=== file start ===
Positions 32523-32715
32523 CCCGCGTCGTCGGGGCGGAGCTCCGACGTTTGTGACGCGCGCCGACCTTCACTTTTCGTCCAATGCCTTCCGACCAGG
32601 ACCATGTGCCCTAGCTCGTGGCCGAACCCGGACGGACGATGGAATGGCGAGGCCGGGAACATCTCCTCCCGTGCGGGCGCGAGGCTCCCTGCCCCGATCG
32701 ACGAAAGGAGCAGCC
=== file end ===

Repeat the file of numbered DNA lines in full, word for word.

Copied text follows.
Positions 32523-32715
32523 CCCGCGTCGTCGGGGCGGAGCTCCGACGTTTGTGACGCGCGCCGACCTTCACTTTTCGTCCAATGCCTTCCGACCAGG
32601 ACCATGTGCCCTAGCTCGTGGCCGAACCCGGACGGACGATGGAATGGCGAGGCCGGGAACATCTCCTCCCGTGCGGGCGCGAGGCTCCCTGCCCCGATCG
32701 ACGAAAGGAGCAGCC